Saxophone Forum


by Gaurdala sax
(5 posts)
4 years ago

Selmer Tenor Mark vii

I have just purchased a tenor mark vii from a very very reputable source. This sax is being custom adjusted for me and is being fixed up by a celebrity "sax doctor". I want to know since I never owned one how a mark vii compares to other brand saxes. I have been searching forums and all I find is how is is not as good as the mark vi and how it was a dissapointment to the mark vi as a follower. I do not want to hear this anymore. I want to know how it compares on the sax market to other brands. Please forget that it is the predeccessor the mark vi. I had the opporutnity to by a buffet, a mark vii, a conn and a few others. All of the other ones didn't feel right in my hands. I'm sure I could have gotten used to them but it would have taken some work. I have read many discussions saying that the mark vii is heavy, big and cummbersome. I have very small hands. Smaller than most people. When I played the mark vii it seemed to work the best for me and didn't seem extra large at all. I play a Dave Gaurdala alto and love it. The set up of the mark vii seemed more similar to the GAurdala than the Buffet did. Maybe this is why I liked it. I am paying 3,200 for it. Please tell me where this sax stands among the rest of the vintage pro tenor saxes. Thanks!

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  1. by cuber
    (653 posts)

    4 years ago

    Re: Selmer Tenor Mark vii

    its tough to say what sax is better. when someone says X is better than Y, they really mean X is GENERALLY better than Y. really it depends on the horn and what you want and like in a horn. Mk VII-wise, ive heard the only difference from a mkVI is the keywork is designed by someone who has big hands. never playing one, i cant validate this, but the guy who said this knows his stuff.

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    1. by chalazon
      (547 posts)

      4 years ago

      Re: Selmer Tenor Mark vii

      I believe that there were changes to the bore on the MKVII...it sounds as though you've already made up your mind. I've play on 7s that played and sounded great ..I've played on 7's that didn't..all in all I feel for the money a well playing 7 is as fine a vintage horn as you could hope for...keep the faith..

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  2. by johnnybrock
    (2 posts)

    4 years ago

    MK-VII Who's your Daddy!!!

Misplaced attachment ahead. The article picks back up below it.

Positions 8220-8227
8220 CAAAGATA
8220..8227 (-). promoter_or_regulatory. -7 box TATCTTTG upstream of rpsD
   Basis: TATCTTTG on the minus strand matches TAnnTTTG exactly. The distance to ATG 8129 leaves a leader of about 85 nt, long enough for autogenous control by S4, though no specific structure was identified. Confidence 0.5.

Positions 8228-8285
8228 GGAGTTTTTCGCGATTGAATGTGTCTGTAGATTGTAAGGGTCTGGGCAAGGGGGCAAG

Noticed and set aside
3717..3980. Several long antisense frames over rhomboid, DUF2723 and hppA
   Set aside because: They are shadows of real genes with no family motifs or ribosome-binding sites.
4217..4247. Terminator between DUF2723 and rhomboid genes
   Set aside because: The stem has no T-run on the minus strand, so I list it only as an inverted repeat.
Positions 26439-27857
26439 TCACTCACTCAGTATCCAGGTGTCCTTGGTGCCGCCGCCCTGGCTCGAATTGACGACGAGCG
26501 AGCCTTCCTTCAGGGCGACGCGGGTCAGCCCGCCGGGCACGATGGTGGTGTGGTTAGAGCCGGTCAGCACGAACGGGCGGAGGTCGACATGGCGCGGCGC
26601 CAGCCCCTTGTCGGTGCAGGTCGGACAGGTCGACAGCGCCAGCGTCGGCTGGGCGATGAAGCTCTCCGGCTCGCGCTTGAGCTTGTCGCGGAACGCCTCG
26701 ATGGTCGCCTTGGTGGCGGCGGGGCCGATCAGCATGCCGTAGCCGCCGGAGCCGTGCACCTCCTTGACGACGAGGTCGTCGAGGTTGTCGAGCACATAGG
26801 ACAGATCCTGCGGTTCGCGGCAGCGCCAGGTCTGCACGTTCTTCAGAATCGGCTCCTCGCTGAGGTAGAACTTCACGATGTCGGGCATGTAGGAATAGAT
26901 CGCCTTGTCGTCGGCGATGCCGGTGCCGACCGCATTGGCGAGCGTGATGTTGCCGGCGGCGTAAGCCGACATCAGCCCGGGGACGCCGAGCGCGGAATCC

Guardala, To answer your question specifically, The MK-VII is a very reputable horn. They have maintained their value over the years and there is still a market for them. Alot of Pro's have them as their primary Alto. If you've noticed, I'm sure we can we agree that the new horns are generally bulky compared to the old horns. My personal belief has always been that the conception of the MK-VII was solely responsible for the birth of the "Bulky." Selmer is usually the leader in INNOVATION and the other companies are real quick to jump on the Bandwagon. The MK-VII had all kinds of new stuff. Fatter spatula keys, the curve at the top of the side high-E, fatter low C and D# at a slight angle, etc. All for easier access and comfort and all standard on every horn since. Not to mention that before the MK-VII, the high F# was an optional feature, also now standard. There are some exceptions to all of this however, but what I'm trying to get at is that all in all, I believe that the difference between vintage horn and modern horn is the MK-VII. Never owned one, but back in the day when High Schools had loaner instruments, they just happened to have one with my name on it for the 9th grade and part of the 10th. I really got a chance to check out this horn. It played well, sounded great and I never once had a problem with it. As far as WEIGHT goes, it didn't matter. It was lighter than the Bari Sax I played in 7th and 8th grade. The MK-VII isn't going to be any "bigger" than any of it's counterparts. In order for your horn to be a Bb, it has to be a certain size. That's just the way it is. All of the new horns are a bit heavier because of and starting with the MK-VII. If I remember right, they are of ribbed construction instead of post, adding to the DURABILITY factor. (One isn't better than the other, just different qualities, mostly sound). The only other horn that stands out for me in really close COMPARISON would be the 62 series Yamaha, the other A-list new horn for that time period. The REPUTATION for the MK-VII was already etched in stone in 1936. You can't just show up one day and kick Daddy and Grandpa off the stage permanently and expect a warm welcome. If they came out with the Ref-54 or 36 back then instead of the MK-VII, they probably would have endured the same bad rap instead of enjoying the huge success they do today. In my opinion, the only reason why the MK-VII was doomed from the start is because of who it's Daddy is. It's doesn't go well when you send Junior out there to fill the biggest shoes of all time, thus putting Pops out to pasture. Regardless of what Junior's got going on. So due to this, any kind of research that you do on this particular model horn should be limited to manufacturer specs and hands-on analysis. How YOU personally rate this horn is the way to go here. It does however, look like you did everything right in going about getting this horn. You scored a Professional-level Selmer tenor at a good price that stacks up well with any Pro-level tenor out there, past or present. On a scale of 1-10 in the Professional Class, I would give the MK-VII somewhere between a 6-9 in general with a good set-up and a great mouthpiece. You got the set-up. Now go for the best piece sparing no expense and you'll be good to go. Happy playing, jb

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